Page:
MAGNT Honors George Chaloupka

[Note: I’ve fallen far behind in my chronicles of our adventures, but Darwin at the opening of the Festival and the NATSIAA will do that to a blogger. Much more to follow in the days ahead.]

On Wednesday night, August 13, the Museum and Art Gallery of the Northern Territory’s Foundation sponsored a dinner at the Darwin Convention Center to honor George Chaloupka for his contributions to the study and preservation of Aboriginal rock art. Energy Resources of Australia has funded a Research Fellowship in Chaloupka’s honor, offering a $25,000 stipend for each of the next three years to a scholar who engages in exploration or documentation of rock art sites, consultation with Indigenous owners, or further study based on materials of Chaloupka’s already in the collections of MAGNT.

Wendy James, president of the MAGNT Foundation presided, and her husband Earl served as Master of Ceremonies, introducing the several speakers, including, via DVD, The Hon. Tom Pauling, Administrator of the Northern Territory, who reminisced about expeditions through Arnhem Land with Chaloupka, and commended his contributions to the scholarship of rock art. Anita Angel introduced the great man himself, and gave a lucid and moving summary of his career and his achievements.

Chaloupka himself spoke of the critical need to preserve what he called the largest and most important rock art assemblage in the world. Older and more extensive than the more famous galleries of France and Spain, Indigenous rock art galleries document a long, continuous tradition, spanning prehistoric hunting, contact with Macassans in the last five centuries, and the arrival of Europeans on the Antipodean shores. Chaloupka stressed the human element that is so important and unique to Australian sites, and ended with an impassioned plea for more work in the area of conservation and preservation. His final remarks noted that there is no one better positions and equipped to construct such work than the youngest generation of the Indigenous landowners: they are in place, have the cultural background appropriate to the task, and need only to be trained in methods of conservation.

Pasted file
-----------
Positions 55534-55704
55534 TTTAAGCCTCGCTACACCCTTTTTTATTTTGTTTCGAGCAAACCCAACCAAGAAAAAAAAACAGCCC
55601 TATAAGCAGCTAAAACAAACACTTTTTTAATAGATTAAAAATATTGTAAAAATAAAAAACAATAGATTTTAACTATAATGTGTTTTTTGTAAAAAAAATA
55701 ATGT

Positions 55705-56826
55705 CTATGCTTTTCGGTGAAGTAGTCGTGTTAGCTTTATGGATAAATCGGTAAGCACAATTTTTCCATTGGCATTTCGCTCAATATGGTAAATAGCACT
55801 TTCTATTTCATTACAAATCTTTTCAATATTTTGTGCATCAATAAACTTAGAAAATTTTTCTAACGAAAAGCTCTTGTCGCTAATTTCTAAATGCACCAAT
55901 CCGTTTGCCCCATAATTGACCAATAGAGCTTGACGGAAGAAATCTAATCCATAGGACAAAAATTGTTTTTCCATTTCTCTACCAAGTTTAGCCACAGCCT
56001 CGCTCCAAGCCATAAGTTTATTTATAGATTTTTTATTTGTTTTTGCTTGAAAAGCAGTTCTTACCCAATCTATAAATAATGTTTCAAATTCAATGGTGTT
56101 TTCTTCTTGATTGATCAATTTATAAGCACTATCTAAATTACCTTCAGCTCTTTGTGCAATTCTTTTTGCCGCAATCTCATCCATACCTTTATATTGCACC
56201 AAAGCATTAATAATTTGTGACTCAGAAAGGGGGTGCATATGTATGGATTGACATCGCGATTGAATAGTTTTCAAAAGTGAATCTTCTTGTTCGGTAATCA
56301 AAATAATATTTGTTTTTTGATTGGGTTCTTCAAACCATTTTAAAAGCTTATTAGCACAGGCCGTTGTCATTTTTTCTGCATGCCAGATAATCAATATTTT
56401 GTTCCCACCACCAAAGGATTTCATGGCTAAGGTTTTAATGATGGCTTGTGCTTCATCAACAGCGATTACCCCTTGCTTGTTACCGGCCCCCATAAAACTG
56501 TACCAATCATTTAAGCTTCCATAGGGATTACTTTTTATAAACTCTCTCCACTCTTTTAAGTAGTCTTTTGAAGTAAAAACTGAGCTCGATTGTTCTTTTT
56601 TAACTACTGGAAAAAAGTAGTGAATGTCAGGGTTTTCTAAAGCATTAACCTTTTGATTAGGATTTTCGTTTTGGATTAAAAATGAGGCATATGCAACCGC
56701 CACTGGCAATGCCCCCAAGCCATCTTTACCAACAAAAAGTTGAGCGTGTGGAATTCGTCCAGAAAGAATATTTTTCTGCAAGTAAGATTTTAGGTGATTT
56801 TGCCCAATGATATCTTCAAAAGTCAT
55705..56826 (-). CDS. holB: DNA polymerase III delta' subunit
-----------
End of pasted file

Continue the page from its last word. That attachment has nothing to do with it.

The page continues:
On a personal level, I had the honor and the enjoyment of being at the Deputy Chief Minster’s table. Marion Scrymgour turned out to have a wickedly funny sense of humor, a sharp memory, and an equally incisive intellect. For the most part, though, the talk at the table was casual and light-hearted, politics being swept aside for a respite after the days following the election. Chips Mackinolty was there as well, and shared the advance news that MAGNT will be receiving $300,000 for conversation and documentation of their collection of Papunya Tula boards, in advance of a national and international tour. Minister Scrymgour officially announced this news two days later, on Friday night at the National Aboriginal and Torres Strait Islander Art Awards.

We left after the raffle in which four prints of rock art and autographed copies of Chaloupka’s Journey in Time were distributed, well fed, well entertained, and inspired: in short, ready for the opening of the Darwin Festival, the NATSIAA, and the “art tsunami,” as Anita Angel described it.

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